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Bezalel: Art, Craft and Jewish National Identity
































EXHIBITION EXTENDED through October 14, 2012
Hours: Sunday through Thursday, 10 AM to 4:30 PM
Please call (212) 744-1400, ext. 313 to arrange a tour.


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THIS EXHIBITION will bring to life the early years of the Bezalel School of Arts and Crafts and the network of artisanal workshops that helped to create a new Jewish and Zionist artistic aesthetic in early 20th century Jerusalem.

Founded in 1906 by Boris Schatz, the Bezalel School was named for the artisan chosen by God in the Bible. It comprised more than 30 different workshops specializing in carpet-weaving, silver design, wood and ivory carving, and other skills. E.M. Lilien, Ze’ev Raban and Meir Gur-Arie were among the school’s distinguished artists.

Both the secular and sacred worlds of Jewish life were represented in the academy’s output of artillery-shell vases, coffeepots, rugs and ashtrays, as well as silver prayer-book bindings, menorahs and illustrated sacred scrolls. These objects combined to create a graphically stunning narrative of Jewish history that gave the burgeoning nation a visual identity, both at home and around the world.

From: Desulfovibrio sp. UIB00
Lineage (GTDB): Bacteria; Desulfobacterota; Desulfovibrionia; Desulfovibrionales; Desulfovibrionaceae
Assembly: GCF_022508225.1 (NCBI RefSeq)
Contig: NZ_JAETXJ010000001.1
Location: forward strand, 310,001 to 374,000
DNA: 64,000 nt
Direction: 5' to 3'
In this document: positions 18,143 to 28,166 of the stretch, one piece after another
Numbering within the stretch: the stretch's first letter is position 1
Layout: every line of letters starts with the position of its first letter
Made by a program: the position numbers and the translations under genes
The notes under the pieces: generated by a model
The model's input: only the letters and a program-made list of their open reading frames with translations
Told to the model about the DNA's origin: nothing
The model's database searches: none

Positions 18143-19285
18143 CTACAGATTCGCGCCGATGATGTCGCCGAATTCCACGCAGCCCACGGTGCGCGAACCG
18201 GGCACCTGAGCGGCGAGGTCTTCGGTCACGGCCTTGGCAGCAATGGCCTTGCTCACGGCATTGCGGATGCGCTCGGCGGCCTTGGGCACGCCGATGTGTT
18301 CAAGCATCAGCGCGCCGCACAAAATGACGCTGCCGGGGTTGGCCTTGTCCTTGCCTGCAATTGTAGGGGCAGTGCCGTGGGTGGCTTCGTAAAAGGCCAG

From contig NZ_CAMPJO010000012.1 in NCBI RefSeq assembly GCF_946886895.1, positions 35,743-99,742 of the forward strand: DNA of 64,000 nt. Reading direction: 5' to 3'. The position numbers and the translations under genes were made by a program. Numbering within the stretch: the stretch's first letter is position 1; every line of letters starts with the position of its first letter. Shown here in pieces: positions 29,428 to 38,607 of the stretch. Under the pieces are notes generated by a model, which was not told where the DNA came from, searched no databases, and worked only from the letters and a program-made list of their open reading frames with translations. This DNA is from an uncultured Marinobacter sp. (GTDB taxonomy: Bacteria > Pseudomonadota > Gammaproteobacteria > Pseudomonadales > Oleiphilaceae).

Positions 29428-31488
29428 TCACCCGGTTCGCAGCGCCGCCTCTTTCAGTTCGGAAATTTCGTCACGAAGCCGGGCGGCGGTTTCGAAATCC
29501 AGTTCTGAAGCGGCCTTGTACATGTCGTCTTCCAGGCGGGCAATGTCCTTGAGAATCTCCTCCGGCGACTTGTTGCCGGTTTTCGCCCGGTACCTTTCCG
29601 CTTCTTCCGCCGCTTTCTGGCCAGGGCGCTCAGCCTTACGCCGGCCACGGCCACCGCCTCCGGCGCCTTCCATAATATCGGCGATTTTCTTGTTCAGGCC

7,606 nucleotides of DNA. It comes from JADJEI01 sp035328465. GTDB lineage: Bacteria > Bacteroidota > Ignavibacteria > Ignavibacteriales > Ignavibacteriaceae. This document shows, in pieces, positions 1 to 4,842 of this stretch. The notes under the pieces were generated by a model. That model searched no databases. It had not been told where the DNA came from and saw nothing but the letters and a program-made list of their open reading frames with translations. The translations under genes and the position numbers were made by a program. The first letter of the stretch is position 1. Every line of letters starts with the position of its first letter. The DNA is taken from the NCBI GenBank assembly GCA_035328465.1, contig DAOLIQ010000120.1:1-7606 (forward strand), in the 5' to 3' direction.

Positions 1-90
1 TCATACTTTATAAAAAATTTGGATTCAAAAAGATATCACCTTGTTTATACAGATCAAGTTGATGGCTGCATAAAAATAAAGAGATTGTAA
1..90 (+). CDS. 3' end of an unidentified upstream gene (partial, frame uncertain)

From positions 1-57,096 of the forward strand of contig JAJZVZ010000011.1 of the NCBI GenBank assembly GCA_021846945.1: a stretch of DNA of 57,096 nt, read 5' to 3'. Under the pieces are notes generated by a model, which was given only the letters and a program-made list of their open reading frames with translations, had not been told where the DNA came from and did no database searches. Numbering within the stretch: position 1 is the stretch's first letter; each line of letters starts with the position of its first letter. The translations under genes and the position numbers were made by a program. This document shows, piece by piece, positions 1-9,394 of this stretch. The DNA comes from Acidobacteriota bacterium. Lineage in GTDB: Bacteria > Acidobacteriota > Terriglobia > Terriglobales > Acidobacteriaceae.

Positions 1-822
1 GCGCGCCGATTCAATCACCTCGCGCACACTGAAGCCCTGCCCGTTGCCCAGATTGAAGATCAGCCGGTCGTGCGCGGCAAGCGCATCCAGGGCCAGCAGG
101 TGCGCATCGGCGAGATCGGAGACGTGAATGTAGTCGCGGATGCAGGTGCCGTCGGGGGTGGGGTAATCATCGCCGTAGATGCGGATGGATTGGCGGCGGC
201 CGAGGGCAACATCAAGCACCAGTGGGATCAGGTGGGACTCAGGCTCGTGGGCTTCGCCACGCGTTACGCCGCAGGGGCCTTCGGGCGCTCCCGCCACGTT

The mission of the Herbert & Eileen Bernard Museum of Judaica is to examine and engage with the intersections of Jewish history, culture and identity.
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